Some of them enjoyed sitting on the tables. They moved towards the women and young women sitting next to them and smiled. Some of them took the notebook, observed it carefully, and turned its pages again and again. Others held the pen in their hands and moved it between their fingers and then moved it to the other hand as if they were trying to remember how they used to write when they were at school a long time ago. There were two women who were older than the other girls. They both did not open the notebook nor held the pen, but watched them curiously and touched them carefully like they are touching a precious object. However, the two women were first to participate and express their opinions in Tamazight because they don’t speak Arabic. The teacher of the village Mrs. Khadija and Mrs. Rachida were interpreting from Arabic into Tamazight and vice versa.
Miss Ibtissam started the workshop with a warm-up activity in the form of a brainstorming exercise. She asked the girls what they think about the word “Tamkine” [empowerment] in Arabic. There was a long silence colder than the weather itself, then chitchatting started. Miss Ibtissam tried hard to paraphrase the question and to invite the women to voice their opinion in their native language. Finally, one of the young women wanted to say something, she said innocently: “We really want to answer but we do not know how to think”. I couldn’t believe my own ears, nor could I believe how the other young women nodded their heads to agree with her. I thought that they were shy or that they were hesitating to speak in front of us because we are strangers but I could never imagine the real reason behind their silence.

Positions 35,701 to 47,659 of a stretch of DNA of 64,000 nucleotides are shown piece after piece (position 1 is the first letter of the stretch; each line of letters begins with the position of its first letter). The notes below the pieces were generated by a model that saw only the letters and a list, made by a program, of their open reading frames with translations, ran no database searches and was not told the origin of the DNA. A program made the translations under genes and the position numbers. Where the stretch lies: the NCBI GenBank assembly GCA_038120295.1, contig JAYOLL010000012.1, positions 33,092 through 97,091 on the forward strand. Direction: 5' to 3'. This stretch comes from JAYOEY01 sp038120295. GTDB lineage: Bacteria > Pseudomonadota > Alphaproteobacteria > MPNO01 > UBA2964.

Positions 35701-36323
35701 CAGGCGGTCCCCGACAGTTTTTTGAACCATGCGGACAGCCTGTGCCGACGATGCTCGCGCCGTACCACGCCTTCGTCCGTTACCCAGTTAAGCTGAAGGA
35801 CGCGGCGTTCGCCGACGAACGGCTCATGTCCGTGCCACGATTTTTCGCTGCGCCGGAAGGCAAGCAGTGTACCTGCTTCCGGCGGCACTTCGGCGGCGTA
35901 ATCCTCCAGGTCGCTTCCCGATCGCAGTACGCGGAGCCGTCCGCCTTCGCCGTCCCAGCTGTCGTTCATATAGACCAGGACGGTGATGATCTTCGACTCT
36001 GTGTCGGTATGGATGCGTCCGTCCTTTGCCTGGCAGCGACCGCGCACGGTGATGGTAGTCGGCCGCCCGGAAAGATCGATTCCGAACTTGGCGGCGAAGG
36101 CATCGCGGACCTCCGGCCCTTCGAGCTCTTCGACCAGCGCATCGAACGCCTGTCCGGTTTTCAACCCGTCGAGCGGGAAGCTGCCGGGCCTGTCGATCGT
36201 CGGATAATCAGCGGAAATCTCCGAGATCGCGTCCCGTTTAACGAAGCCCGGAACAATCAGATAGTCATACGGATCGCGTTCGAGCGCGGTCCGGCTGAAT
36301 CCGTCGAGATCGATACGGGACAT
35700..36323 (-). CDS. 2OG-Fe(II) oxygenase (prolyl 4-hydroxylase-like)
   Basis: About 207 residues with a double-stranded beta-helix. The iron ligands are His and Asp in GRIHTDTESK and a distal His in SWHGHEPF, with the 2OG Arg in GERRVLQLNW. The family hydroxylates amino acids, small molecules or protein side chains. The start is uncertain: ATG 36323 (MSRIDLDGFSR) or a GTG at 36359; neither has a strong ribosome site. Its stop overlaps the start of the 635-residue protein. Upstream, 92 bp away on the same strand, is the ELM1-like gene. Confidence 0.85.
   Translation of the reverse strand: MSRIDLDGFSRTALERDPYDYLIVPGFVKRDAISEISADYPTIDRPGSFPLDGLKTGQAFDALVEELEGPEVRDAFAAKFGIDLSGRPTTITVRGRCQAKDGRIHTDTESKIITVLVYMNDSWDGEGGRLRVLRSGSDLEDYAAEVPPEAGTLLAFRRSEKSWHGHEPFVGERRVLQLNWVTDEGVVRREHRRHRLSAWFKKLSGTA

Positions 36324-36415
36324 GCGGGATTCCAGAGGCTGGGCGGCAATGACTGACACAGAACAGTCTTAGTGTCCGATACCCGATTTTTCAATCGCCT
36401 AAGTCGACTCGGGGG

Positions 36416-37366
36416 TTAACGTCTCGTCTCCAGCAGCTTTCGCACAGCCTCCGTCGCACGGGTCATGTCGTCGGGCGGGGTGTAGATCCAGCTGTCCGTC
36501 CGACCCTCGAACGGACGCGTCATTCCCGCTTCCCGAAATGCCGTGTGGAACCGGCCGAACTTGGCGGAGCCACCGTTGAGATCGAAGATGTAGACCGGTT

Miss Ibtissam tried to simplify as much as she could and then asked teacher Khadija to explain to the women in Tamazight. The women were familiar bit by bit by the axes of the workshop. Before we went to the lunch break, Miss Ibtissam explained to the women an exercise about their vision. She gave an example of the drawing of a clock on the wall far off in front of her, an idea to work toward and reach, to simplify what she meant by the word vision. She gave them white paper and asked them to write or draw their visions and work in groups of three to four young women. Before they started writing, they discussed their visions which are quite similar, and then asked one of them to write something like the other groups. Most of the young women who had been at school were struggling to write the first words. They stopped after two words in order to correct the spelling.